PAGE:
By: Daedalus • email: firstname.lastname@example.org
British Airways introduction of Marks & Spencer-branded paid-for food on its short haul routes from January has hit a snag – one that could have meant an embarrassing small claims court case.
The new M&S menu has been introduced on short-haul and domestic flights from Heathrow and Gatwick, and was meant to launch on London City (LCY) flights in August.
However, according to the UK’s Daily Mail newspaper one BA customer, John Barber, was ready to take the airline to court because, prior to BA’s announcement that it was withdrawing free food, he bought eight tickets to fly from LCY to Majorca in August.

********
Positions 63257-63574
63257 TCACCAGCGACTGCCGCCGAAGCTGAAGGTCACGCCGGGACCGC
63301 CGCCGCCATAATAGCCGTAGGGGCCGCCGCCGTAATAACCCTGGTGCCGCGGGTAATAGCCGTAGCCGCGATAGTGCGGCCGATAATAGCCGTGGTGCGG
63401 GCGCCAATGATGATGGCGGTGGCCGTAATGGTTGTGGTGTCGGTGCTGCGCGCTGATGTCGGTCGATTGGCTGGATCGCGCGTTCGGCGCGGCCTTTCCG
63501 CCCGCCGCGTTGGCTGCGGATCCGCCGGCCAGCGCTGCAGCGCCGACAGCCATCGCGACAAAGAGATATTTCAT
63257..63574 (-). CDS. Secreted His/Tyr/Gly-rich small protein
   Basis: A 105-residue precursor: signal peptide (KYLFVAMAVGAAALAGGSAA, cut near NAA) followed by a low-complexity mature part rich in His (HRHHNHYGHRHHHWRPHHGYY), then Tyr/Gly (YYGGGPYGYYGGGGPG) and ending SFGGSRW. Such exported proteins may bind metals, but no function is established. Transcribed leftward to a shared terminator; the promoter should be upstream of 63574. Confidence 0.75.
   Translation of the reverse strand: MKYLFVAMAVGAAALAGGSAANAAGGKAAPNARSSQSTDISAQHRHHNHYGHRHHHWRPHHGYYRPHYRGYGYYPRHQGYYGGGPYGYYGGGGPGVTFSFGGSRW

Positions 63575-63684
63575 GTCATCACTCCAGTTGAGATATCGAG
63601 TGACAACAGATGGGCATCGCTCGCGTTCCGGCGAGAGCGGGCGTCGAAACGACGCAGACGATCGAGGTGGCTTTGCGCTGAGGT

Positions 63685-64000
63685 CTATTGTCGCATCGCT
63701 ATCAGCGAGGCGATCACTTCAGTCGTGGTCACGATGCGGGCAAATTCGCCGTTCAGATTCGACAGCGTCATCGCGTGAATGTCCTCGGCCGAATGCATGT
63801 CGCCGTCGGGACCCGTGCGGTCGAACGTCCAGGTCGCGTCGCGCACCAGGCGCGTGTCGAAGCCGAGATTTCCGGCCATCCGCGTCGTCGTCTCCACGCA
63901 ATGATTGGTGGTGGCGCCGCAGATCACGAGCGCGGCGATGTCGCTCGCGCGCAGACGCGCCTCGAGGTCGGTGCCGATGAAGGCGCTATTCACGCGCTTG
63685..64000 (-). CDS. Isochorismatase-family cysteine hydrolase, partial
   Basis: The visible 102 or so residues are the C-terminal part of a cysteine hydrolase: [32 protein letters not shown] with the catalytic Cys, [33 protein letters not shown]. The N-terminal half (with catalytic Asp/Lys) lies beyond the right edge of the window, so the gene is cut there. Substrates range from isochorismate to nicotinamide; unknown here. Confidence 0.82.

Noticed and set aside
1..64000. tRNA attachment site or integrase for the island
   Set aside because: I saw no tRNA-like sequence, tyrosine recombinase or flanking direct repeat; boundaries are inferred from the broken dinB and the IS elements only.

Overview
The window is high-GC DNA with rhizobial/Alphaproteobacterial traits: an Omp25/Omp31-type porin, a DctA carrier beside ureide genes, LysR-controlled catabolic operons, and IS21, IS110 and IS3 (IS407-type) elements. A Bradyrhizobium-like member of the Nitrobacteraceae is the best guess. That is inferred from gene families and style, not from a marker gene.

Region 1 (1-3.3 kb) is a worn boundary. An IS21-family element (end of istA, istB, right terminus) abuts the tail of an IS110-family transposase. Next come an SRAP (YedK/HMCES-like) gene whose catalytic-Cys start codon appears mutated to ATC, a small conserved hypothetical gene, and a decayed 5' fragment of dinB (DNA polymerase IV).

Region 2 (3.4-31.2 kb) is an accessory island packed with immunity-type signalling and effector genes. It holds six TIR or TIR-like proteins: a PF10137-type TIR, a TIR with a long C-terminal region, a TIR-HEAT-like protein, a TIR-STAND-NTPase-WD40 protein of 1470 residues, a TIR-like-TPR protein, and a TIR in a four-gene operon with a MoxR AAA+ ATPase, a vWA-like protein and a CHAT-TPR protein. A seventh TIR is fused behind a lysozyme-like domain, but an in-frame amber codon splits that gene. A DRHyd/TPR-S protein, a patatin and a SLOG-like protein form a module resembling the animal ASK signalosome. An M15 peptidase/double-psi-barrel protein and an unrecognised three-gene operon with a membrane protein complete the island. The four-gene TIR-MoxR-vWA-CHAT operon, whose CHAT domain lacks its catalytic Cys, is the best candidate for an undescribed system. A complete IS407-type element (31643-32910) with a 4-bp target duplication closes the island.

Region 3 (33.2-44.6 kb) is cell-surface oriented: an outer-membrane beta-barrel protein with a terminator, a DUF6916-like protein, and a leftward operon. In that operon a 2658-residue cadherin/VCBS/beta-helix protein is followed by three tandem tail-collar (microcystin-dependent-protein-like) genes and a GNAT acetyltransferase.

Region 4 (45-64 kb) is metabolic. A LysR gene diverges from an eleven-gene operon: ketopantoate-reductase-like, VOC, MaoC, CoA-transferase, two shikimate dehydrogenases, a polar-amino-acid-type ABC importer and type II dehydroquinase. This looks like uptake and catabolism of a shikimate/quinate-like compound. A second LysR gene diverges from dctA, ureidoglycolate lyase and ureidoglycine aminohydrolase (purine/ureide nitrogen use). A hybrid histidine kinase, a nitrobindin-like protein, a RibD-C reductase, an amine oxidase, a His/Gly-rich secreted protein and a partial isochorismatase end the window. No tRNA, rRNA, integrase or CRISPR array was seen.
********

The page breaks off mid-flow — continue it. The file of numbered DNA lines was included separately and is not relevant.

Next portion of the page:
He says the new charging policy would have cost him more than £150 extra for his group of eight if he bought equivalent products from BA’s M&S menu. BA has now moved the introduction of paid-for food from LCY to late September and, to be safe, it might make it October.
That way BA should avoid similar claims because it announced the new food policy on 29 September 2016 and it is not possible to book tickets on its website more than a year in advance. Therefore, all passengers flying in October should have been forewarned of the new policy.
Crisis averted, yes. But the case demonstrates the strength of feeling over BA’s move to charge for food. LinkedIn is awash with negative comment about the decision and many are asking what real differentiation is there between ‘full-service’ and low cost carriers. The litmus test will be whether loyal BA travellers stick it out or desert the airline for the short haul cheap seats offered by rival LCCs.